This adds one more dimension to Revelation 22. Several commenta­tors make the connection between the rivers of living water and the Holy Spirit, but only one of them notes that the rivers of living water proceed out of the throne of God and of the Lamb. If this is correct, then Revela­tion 22:1 confirms the filique clause of the Nicene Creed, i.e., that the Spirit proceeds from the Father and the Son, and not just from the Father alone. In particular, he applies the benefits of God the Son to those who have been chosen by God the Father.

The Tree of Life

Next we come to the tree of life in verse 2. Genesis 2:9 says places this tree in the center of the garden of Eden. Adam and Eve were permit­ted to eat from this tree, but after they sinned this was no longer so. In fact, God expelled them from the garden and placed a cherubim and a flaming sword that turned every direction at the eastern end of the gar­den to prevent their return.

Revelation 22, on the other hand, places the tree of life in the middle of the city. Verse 2 says that it is both in the middle of the street and on either side of the river. Commentators offer two opinions on this. Some say that the river runs down the middle of the street with the trees growing along the edges of the road. Others believe that the street runs to the river on both sides of it and that the trees are growing on the bank of the river between the river and road. But since these things are obviously figurative, the exact arrangement is probably not particularly significant.

What is important is that the river of the water of life nourishes the tree of life, making it extremely fruitful, and that the river proceeds from the throne of God and of the Lamb. The picture here comes from Ezekiel 47:12, which says, And by the river upon the bank thereof, on this side and on that side, shall grow all trees for meat, whose leaf shall not fade, neither shall the fruit thereof be consumed: it shall bring forth new fruit according to his months, because their waters they issued out of the sanctuary: and the fruit thereof shall be for meat, and the leaf thereof for medicine. In other words, the Holy Spirit (represented here by the river) proceeds from the Father and the Son (represented by the throne in Revelation and the sanctuary in Ezekiel) makes the church of Jesus Christ productive in its service, so that, like the tree of life, its leaves never fade, it bears fruit all throughout the year, and it bears many kinds of fruit.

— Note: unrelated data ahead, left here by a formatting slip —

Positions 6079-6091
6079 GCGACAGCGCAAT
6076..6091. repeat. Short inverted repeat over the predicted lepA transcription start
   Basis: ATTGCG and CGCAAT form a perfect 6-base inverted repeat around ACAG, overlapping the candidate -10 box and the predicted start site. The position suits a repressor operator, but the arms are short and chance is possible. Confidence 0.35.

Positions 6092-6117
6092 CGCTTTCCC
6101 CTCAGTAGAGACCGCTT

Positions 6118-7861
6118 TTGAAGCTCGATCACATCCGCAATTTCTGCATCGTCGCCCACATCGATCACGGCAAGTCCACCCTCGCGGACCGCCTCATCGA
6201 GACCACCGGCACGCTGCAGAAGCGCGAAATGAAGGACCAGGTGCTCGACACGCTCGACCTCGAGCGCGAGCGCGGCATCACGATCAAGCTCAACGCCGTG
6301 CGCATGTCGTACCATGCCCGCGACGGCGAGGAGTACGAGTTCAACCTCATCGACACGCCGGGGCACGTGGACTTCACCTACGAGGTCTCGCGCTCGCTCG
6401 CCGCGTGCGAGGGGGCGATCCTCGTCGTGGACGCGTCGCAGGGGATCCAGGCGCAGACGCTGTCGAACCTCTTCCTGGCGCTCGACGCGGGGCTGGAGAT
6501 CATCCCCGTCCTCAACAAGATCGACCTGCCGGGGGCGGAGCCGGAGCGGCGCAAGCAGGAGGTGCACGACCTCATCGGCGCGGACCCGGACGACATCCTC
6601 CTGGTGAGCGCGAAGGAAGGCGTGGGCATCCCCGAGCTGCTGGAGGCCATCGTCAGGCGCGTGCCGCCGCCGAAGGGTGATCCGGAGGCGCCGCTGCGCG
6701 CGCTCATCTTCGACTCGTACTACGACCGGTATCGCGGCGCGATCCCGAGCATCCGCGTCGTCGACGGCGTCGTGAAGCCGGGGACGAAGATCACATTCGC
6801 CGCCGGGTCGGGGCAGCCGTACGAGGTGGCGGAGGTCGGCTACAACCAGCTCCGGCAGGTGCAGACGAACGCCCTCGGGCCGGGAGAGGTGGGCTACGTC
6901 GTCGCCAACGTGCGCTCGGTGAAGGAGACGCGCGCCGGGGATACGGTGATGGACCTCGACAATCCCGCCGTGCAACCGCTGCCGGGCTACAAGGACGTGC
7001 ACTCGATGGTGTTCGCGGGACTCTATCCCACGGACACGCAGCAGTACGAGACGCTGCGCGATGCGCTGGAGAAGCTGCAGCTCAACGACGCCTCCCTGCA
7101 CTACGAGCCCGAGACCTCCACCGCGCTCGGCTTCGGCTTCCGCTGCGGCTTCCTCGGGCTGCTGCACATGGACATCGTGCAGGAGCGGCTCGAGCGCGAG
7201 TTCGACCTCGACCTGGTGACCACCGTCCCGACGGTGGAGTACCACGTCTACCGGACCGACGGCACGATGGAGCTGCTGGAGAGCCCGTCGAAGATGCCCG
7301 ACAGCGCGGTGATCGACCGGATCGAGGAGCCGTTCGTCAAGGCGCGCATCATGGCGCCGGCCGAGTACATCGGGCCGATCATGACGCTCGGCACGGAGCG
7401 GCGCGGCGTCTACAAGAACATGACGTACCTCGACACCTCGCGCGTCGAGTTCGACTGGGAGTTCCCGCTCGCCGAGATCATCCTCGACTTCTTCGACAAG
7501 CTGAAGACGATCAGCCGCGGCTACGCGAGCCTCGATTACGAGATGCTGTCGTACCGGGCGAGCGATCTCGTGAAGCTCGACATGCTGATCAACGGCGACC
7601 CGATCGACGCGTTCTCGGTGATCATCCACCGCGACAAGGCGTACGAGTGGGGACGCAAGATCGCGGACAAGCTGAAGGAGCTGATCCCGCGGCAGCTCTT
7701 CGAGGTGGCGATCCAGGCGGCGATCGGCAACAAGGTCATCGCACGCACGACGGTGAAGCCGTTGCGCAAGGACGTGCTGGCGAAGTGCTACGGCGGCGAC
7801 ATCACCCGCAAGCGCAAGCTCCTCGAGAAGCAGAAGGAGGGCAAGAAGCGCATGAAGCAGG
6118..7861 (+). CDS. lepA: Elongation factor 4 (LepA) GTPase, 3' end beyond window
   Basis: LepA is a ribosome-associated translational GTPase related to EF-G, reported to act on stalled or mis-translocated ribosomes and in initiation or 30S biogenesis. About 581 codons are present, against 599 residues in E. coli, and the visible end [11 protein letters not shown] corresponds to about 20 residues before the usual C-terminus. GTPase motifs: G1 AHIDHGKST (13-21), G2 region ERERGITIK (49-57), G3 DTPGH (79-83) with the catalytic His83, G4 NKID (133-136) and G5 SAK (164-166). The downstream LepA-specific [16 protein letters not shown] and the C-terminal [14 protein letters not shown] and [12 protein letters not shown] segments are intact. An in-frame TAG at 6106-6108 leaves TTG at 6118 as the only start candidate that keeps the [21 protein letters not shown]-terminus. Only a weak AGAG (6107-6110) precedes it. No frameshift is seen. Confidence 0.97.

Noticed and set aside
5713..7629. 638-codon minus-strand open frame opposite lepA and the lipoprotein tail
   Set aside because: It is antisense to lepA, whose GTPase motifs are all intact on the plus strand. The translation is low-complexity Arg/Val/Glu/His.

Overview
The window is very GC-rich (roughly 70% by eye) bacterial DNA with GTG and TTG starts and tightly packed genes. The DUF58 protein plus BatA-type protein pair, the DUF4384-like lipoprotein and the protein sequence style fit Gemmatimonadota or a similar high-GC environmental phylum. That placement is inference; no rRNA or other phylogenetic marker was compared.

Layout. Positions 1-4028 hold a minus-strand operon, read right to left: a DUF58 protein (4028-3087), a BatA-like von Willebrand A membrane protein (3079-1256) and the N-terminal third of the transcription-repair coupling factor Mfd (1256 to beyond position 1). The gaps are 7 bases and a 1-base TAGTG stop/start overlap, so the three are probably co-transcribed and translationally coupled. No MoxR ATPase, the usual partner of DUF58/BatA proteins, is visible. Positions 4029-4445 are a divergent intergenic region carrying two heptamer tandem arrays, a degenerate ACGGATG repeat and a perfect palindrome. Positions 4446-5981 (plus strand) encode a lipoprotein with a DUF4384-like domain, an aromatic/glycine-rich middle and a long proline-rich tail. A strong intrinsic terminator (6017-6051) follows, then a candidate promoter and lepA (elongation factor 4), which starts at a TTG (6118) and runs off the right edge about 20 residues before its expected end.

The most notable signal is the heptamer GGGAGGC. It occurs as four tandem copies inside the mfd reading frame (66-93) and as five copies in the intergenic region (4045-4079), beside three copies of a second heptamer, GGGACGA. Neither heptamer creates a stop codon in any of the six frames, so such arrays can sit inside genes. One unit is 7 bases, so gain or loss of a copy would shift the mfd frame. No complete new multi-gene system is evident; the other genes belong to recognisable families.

Proverbs 11:30 says, The fruit of the righteous is a tree of life; and he that winneth souls is wise. It also says that wisdom is a tree of life (3:18), as well as fulfilled hope (13:12) and a wholesome tongue (15:4). Revelation 22:14 brings all of these ideas together when it reminds us that those who keep God’s commandments have a right to the tree of life. Jesus wrote to the church in Ephesus, To him that overcometh will I give to eat of the tree of life, which is in the midst of the paradise of God (Rev. 2:7).

Note here that the tree of life not only produces fruit in the believer, but it also reaches outside the believer to others. Specifically, the leaves of the tree, according to the end of verse 2, are for the healing of the nations. In fact, this has been a recurring theme in Revelation. The new song of God’s people, according to Revelation 5:9, is that Christ has redeemed us to God out of every kindred, and tongue, and people, and nation. Two chapters later, John saw exactly that: a great multitude drawn from every nation, kindred and people praising the Lamb of God (7:9). The destruction of the temple in chapter 11 signaled not only that Christ owns the land of Palestine, but that the kingdoms of this world are his and he will reign over them for ever and ever (v. 15; cf. v. 18). In chapter 12 we read that he rules all nations with a rod of iron (v. 5). Although power was given to the sea-beast to over come the nations (13:7), which drank of the wine of the harlot’s fornication (18:3), Christ nonetheless smites the nations with the sword that comes out of his mouth (19:15). The devil himself was cast into prison for a thousand years, i.e., during the gospel era, to prevent him from deceiving the nations any more (ch. 20:3).